French police investigating a fatal attack near the Eiffel Tower at the weekend are looking into the mental health of the suspect who allegedly swore allegiance to the Islamic State group before stabbing a German-Filipino tourist to death and injuring two other people with a hammer.
The French national taken into police custody, Armand Rajabpour-Miyandoab, has a history of mental illness and of Islamic radicalisation, officials said.
He faces a possible preliminary charge of terrorist-related murder for the attack on Saturday night that has raised fresh questions about security in the French capital before it hosts the Olympic Games next year.
The stabbing took place within the future security perimeter that will blanket both banks of the River Seine when the 2024 Games open on July 26 with a show and parade for the 10,500 athletes along the waterway that cuts through the French capital.
Expected to draw hundreds of thousands of spectators, the size and scope of the outdoor extravaganza make it a particularly daunting public safety challenge in a city that has been repeatedly hit by extremist attacks.
Sports Minister Amelie Oudea-Castera insisted on Monday that France is capable of safeguarding the opening festivities.
They will be the first held outside a stadium, which are easier to secure. There are no back-up plans to move the event elsewhere, but the scale of the show and spectator numbers could be tweaked, if necessary, the minister said.
“We don’t have a Plan B. There is a Plan A within which there are several sub-plans,” she said on France Inter radio.
The suspect in Saturday’s attack previously spent more than three-and-a-half years in prison on a terror conviction.
He was on a police list of feared radicals, was being watched by France’s counter-terrorism surveillance agency and received mandatory psychiatric care until April of this year, officials said.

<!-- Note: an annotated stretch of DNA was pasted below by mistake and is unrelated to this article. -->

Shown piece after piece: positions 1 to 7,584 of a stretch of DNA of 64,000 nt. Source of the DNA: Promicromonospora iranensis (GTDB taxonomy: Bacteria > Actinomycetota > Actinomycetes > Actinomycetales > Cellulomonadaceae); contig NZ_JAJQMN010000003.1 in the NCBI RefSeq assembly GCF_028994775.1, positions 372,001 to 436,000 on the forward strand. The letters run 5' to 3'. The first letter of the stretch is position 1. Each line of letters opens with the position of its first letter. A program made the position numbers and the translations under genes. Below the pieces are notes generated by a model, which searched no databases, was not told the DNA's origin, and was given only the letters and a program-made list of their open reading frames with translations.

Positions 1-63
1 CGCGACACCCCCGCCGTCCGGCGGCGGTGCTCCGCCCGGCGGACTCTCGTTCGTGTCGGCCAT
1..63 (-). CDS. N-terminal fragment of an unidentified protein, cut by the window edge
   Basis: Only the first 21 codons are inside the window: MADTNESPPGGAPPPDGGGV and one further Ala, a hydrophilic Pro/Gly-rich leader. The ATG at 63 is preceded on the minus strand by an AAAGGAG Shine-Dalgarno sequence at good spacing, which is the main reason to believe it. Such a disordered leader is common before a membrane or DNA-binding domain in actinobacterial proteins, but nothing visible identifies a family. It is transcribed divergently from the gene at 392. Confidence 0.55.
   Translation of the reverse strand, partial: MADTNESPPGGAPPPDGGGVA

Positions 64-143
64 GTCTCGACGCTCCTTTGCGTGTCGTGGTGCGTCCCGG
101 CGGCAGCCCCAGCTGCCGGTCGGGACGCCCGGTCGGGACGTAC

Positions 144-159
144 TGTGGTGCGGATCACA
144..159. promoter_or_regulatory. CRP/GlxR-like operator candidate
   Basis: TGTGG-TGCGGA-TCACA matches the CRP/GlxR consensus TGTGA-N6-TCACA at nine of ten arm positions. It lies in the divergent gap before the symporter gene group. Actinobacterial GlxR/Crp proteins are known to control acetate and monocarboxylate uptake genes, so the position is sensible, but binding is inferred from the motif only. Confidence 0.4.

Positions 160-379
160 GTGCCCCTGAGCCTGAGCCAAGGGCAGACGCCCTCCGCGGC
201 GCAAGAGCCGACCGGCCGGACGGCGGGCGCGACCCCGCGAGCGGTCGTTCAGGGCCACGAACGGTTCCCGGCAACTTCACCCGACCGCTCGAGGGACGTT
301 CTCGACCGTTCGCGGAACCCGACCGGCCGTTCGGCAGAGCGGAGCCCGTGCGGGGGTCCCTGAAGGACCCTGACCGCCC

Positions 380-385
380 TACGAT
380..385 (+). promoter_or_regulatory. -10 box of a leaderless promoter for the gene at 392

Interior minister Gerald Darmanin said on Monday: “This is a case that links radical Islam, undeniably, and mental illness. I must tell the French people the truth – that there are numerous cases like this.”
He added that around one-third of suspected radicals under surveillance have psychiatric issues.
Speaking to broadcaster BFMTV, the minister said French officials should be given greater powers to force people in such cases to seek psychiatric treatment.
“There appears to have been a psychiatric failing because doctors on multiple occasions decided that he was better, that he was more normal and could live freely,” he said.
A few weeks before the attack, the suspect’s mother had told police that her son had stopped taking his medication, but she was apparently too scared of him to ask that he be admitted to hospital, the minister said.
“She didn’t want to, apparently because she was scared of her child, which is understandable,” he said. “She came back a few days later to say that he seemed better.”
The attacker apparently targeted victims at random.
After fatally stabbing the 23-year-old tourist, he crossed a bridge to the city’s Right Bank and assaulted two people with a hammer. The British national and French citizen were treated at a hospital before being released, authorities said.
In a video recorded before the attack, Rajabpour-Miyandoab swore allegiance to the Islamic State group and expressed support for Islamic extremists in Africa, Iraq, Syria, Egypt’s Sinai, Yemen, Iran and Pakistan, according to France’s anti-terrorism prosecutor, Jean-Francois Ricard.
The video, in Arabic, was published on Rajabpour-Miyandoa’s account on X, formerly Twitter, where his recent posts included references to the Israel-Hamas war, the prosecutor said.